Thoughts on Historic Preservation, Community, and Design
A building does not have to be an important work of architecture to become a first-rate landmark. Landmarks are not created by architects. They are fashioned by those who encounter them after they are built. The essential feature of a landmark is not its design, but the place it holds in a city’s memory. Compared to the place it occupies in social history, a landmark’s artistic qualities are incidental.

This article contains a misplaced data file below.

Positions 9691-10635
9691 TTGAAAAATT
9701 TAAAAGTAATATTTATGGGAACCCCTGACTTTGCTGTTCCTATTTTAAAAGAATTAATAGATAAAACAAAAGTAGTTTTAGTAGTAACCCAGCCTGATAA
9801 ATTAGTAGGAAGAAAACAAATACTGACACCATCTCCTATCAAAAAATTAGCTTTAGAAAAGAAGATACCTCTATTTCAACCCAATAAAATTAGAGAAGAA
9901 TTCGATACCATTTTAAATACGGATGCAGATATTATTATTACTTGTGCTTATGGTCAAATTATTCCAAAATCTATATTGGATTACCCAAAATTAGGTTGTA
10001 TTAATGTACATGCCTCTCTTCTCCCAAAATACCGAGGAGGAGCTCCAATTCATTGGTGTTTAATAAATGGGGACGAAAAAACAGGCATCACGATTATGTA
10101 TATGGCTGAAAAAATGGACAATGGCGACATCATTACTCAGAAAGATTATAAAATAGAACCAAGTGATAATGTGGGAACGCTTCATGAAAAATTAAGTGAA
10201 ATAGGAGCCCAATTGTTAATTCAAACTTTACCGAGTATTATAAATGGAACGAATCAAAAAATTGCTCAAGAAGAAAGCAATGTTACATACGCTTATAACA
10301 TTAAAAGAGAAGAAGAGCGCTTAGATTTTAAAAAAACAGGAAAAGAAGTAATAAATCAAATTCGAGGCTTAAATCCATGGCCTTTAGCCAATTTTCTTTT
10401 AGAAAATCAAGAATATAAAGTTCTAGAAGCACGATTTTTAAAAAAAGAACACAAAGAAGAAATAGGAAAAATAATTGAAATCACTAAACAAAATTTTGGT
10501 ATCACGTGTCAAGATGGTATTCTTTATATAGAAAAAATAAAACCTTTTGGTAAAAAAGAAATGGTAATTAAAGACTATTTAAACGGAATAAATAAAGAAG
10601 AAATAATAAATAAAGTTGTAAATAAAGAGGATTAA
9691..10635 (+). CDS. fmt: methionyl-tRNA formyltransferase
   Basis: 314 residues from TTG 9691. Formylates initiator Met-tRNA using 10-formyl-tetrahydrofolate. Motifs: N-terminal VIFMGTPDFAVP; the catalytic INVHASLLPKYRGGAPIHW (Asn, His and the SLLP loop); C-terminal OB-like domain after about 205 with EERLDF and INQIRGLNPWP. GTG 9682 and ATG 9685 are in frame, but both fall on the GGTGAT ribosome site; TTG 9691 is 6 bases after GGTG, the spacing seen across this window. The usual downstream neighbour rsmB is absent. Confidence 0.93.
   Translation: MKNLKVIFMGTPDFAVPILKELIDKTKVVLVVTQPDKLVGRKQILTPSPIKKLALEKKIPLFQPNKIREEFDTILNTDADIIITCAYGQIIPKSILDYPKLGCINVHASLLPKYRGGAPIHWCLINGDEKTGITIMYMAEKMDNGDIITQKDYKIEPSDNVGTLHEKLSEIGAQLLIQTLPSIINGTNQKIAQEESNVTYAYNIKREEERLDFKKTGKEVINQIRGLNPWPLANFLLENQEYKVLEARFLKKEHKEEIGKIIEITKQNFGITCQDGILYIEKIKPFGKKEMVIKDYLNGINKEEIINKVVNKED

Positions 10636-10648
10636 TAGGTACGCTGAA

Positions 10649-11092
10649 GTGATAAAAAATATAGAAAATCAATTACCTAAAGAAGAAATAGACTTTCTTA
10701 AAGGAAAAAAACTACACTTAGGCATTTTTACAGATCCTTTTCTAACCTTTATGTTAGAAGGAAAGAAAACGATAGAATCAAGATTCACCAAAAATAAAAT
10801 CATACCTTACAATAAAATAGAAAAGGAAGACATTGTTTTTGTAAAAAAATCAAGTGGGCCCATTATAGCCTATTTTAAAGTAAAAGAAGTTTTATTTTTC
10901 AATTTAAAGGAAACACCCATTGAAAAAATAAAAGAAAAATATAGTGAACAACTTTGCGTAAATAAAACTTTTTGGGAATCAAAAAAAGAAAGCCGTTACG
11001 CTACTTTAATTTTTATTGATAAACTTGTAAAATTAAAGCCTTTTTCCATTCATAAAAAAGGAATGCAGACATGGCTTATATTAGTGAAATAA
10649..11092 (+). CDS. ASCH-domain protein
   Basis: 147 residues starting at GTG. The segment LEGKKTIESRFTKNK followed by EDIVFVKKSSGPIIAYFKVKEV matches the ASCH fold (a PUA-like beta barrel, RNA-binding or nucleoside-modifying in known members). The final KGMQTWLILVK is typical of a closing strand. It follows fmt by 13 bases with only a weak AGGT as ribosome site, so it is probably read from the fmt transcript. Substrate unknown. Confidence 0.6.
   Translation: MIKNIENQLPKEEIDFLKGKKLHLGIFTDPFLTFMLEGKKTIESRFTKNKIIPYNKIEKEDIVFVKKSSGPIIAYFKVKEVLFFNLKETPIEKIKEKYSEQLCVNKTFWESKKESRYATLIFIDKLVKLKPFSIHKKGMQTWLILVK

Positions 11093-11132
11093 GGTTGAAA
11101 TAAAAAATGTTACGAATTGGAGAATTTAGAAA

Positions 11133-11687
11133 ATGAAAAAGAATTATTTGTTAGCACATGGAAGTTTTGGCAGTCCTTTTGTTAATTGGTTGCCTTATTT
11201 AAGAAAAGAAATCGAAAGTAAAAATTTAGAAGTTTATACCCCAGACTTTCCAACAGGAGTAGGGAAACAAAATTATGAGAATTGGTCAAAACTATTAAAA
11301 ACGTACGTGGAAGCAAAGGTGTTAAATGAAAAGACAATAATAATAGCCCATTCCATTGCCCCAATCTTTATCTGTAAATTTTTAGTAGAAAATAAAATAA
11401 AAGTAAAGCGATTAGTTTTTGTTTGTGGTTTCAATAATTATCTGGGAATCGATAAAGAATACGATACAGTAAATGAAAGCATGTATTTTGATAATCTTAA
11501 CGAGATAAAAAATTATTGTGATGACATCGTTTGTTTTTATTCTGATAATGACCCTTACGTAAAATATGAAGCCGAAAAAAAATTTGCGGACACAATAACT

Lucy the Margate Elephant was built by a land speculator in 1881 hoping to attract visitors and property buyers to his land holdings on the New Jersey shore. Over 130 years later, she is a beloved landmark and is still a tourist attraction! “The back of this beautiful postcard from Atlantic City, New Jersey, 1950′s, reads: The only elephant in the world you can go through and come out alive. This famous building was erected in 1885. The elephant contains ten rooms; its interior is visited by thousands.” Image via NextNature